“Think of it as a coprocessor that will address problems in a quantum way,” he said.

While there is a flurry of quantum computing announcements at present, practically speaking, it may take a decade to see the commercial fruits of some efforts and multiple decades to realize the value of others.

Logical versus physical qubits

All qubits are not equal, which is true in two regards. First, there’s an important difference between logical qubits and physical qubits. Second, the large vendors are approaching quantum computing differently, so their “qubits” may differ.

When people talk about quantum computers or semiconductors that have X number of qubits, they’re referring to physical qubits. The reason the number of qubits matters is that the computational power grows exponentially with the addition of each, individual qubit. According to  Microsoft, a calculator is more powerful than a single qubit, and “simulating a 50-qubit quantum computation would arguably push the limits of existing supercomputers.”

BCG’s Russo said for semiconductors, the number of physical qubits required to create a logical qubit can be as high as 3,000:1. Forrester’s Hopkins stated he’s heard numbers ranging from 10,000 to 1 million or more, generally.

“No one’s really sure,” said Hopkins. “Microsoft thinks [it’s] going to be able to achieve a 5X reduction in the number of physical qubits it takes to produce a logical qubit.”  

The difference between physical qubits and logical qubits is extremely important because physical qubits are so unstable they need the additional qubits to ensure error correction and fault tolerance.

Get a grip on Quantum Supremacy

Quantum Supremacy does not signal the death of classical computers for the reasons stated above. Google cites this definition: “A critical question for the field of quantum computing in the near future is whether quantum devices without error correction can perform a well-defined computational task beyond the capabilities of state-of-the-art classical computers, achieving so-called quantum supremacy.”

“We’re not going to achieve Quantum Supremacy overnight, and we’re not going to achieve it across the board,” said Forrester’s Hopkins. “Supremacy is a stepping stone to delivering a solution. Quantum Supremacy is going to be achieved domain by domain, so we’re going to achieve Quantum Supremacy, which Google is advancing, and then Quantum Value, which IBM is advancing, in quantum chemistry or molecular simulation or portfolio risk management or financial arbitrage.”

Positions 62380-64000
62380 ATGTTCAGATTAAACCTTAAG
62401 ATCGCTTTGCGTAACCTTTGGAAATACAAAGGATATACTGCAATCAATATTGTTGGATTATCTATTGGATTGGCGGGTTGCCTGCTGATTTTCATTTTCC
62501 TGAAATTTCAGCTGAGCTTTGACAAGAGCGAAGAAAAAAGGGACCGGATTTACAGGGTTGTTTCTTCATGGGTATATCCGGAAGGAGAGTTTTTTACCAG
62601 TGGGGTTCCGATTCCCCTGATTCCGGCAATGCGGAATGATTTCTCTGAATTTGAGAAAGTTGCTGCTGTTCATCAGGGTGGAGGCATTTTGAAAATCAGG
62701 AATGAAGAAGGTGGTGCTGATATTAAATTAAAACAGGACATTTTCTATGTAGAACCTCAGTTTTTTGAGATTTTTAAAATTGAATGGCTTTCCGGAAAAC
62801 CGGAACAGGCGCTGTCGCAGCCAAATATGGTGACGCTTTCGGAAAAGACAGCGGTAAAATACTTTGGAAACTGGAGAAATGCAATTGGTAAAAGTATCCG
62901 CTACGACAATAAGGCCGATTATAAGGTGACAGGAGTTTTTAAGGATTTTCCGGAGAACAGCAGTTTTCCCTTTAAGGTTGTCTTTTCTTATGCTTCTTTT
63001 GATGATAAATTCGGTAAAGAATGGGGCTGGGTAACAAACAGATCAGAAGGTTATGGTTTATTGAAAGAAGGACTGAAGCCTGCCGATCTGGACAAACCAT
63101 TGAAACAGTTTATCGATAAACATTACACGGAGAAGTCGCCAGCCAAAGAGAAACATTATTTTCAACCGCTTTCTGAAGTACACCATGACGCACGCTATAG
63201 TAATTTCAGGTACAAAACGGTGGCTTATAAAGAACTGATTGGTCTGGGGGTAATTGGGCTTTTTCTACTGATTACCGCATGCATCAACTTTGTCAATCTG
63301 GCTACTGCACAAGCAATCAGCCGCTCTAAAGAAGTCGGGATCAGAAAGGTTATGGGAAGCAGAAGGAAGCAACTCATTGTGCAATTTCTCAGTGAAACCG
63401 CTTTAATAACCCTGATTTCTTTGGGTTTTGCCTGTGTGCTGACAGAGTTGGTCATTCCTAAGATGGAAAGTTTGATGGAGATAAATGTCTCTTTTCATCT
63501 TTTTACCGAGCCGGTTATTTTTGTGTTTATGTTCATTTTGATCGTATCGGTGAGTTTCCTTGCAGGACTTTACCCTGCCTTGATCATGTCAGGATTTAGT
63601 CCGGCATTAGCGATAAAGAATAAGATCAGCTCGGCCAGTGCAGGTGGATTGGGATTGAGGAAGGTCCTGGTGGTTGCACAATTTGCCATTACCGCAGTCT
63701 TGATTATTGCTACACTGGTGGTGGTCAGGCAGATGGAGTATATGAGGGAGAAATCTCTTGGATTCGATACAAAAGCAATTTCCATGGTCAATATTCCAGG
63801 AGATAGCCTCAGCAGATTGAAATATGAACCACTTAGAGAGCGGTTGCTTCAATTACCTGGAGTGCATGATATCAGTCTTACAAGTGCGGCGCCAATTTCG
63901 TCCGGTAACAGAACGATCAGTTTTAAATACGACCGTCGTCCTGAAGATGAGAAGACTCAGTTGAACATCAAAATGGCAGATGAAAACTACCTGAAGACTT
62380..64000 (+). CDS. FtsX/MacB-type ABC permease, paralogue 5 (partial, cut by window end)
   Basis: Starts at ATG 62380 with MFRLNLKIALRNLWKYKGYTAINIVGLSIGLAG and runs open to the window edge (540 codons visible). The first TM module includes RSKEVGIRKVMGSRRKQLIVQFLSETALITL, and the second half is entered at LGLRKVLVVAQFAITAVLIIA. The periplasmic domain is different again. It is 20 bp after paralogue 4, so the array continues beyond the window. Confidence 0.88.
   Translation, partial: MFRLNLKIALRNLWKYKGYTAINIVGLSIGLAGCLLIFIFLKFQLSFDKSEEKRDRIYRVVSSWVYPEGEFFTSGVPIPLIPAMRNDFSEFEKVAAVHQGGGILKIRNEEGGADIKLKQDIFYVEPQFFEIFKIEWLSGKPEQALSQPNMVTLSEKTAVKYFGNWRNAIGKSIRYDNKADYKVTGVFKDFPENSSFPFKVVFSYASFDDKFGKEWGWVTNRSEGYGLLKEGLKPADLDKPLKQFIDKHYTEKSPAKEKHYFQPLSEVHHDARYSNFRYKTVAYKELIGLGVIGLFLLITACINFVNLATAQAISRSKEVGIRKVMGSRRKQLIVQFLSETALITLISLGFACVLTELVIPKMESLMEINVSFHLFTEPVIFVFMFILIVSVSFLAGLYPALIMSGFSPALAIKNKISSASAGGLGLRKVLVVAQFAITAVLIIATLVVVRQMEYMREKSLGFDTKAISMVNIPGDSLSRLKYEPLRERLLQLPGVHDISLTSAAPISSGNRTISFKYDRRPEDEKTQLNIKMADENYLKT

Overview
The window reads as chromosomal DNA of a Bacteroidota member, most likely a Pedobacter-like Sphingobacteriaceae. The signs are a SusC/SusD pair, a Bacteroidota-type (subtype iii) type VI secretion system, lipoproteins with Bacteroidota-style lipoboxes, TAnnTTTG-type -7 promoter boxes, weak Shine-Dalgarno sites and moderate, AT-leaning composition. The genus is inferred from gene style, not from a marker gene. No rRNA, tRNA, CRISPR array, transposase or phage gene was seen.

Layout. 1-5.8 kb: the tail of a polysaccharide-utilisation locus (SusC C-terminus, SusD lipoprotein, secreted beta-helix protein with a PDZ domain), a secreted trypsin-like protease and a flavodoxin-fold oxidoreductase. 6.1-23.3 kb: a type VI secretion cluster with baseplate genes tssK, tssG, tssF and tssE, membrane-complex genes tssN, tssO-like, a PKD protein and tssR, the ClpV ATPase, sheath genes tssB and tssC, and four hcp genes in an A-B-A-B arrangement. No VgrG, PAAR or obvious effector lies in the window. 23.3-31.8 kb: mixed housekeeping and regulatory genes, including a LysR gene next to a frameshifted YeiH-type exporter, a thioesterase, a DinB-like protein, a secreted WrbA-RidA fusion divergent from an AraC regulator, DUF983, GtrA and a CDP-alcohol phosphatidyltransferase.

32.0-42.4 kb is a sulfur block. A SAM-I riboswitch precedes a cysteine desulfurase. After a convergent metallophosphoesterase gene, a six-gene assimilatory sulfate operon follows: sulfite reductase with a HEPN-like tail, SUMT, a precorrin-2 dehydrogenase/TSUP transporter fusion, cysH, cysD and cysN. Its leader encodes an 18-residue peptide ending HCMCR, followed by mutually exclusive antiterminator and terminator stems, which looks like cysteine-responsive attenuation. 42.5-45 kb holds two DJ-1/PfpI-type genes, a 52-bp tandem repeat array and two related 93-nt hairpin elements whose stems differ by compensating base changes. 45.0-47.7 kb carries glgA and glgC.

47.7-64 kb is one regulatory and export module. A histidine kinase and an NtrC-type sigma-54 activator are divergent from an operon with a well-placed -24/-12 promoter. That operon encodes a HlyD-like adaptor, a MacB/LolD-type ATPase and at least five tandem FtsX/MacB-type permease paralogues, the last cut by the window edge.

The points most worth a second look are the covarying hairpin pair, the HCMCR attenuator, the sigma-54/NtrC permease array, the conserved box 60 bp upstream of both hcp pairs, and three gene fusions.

The fallacy is believing that Quantum Supremacy means that quantum computers will be better at solving all problems, ergo classical computers are doomed.

Given the proper definition of the term, Google is attempting to achieve Quantum Supremacy with its 72-qubit quantum processor, Bristlecone.

How to get started now

First, understand the fundamental differences between quantum computers and classical computers. This article is merely introductory, given its length.

Next, (before, after and simultaneously with the next piece of advice) find out what others are attempting to do with quantum computers and quantum simulations and consider what use cases might apply to your organization. Do not limit your thinking to what others are doing. Based on a fundamental understanding of quantum computing and your company’s business domain, imagine what might be possible, whether the end result might be a minor percentage optimization that would give your company a competitive advantage or a disruptive innovation such as a new material.

Experimentation is also critical, not only to test hypotheses, but also to better understand how quantum computing actually works. The experimentation may inspire new ideas, and it will help refine existing ideas. From a business standpoint, don’t forget to consider the potential value that might result from your work.

Meanwhile, if you want to get hands-on experience with a real quantum computer, try IBM Q. The “IBM Q Experience” includes user guides, interactive demos, the Quantum Composer which enables the creation of algorithms that run on real quantum computing hardware, and the QISKit software developer kit.

Also check out Quantum Computing Playground which is a browser-based WebGL Chrome experiment that features a GPU-accelerated quantum computer with a simple IDE interface, its own scripting language with debugging and 3D quantum state visualization features.

In addition, the Microsoft Quantum Development Kit Preview is available now. It includes the Q# language and compiler, the Q# standard library, a local quantum machine simulator, a trace quantum simulator which estimates the resources required to run a quantum program and Visual Studio extension.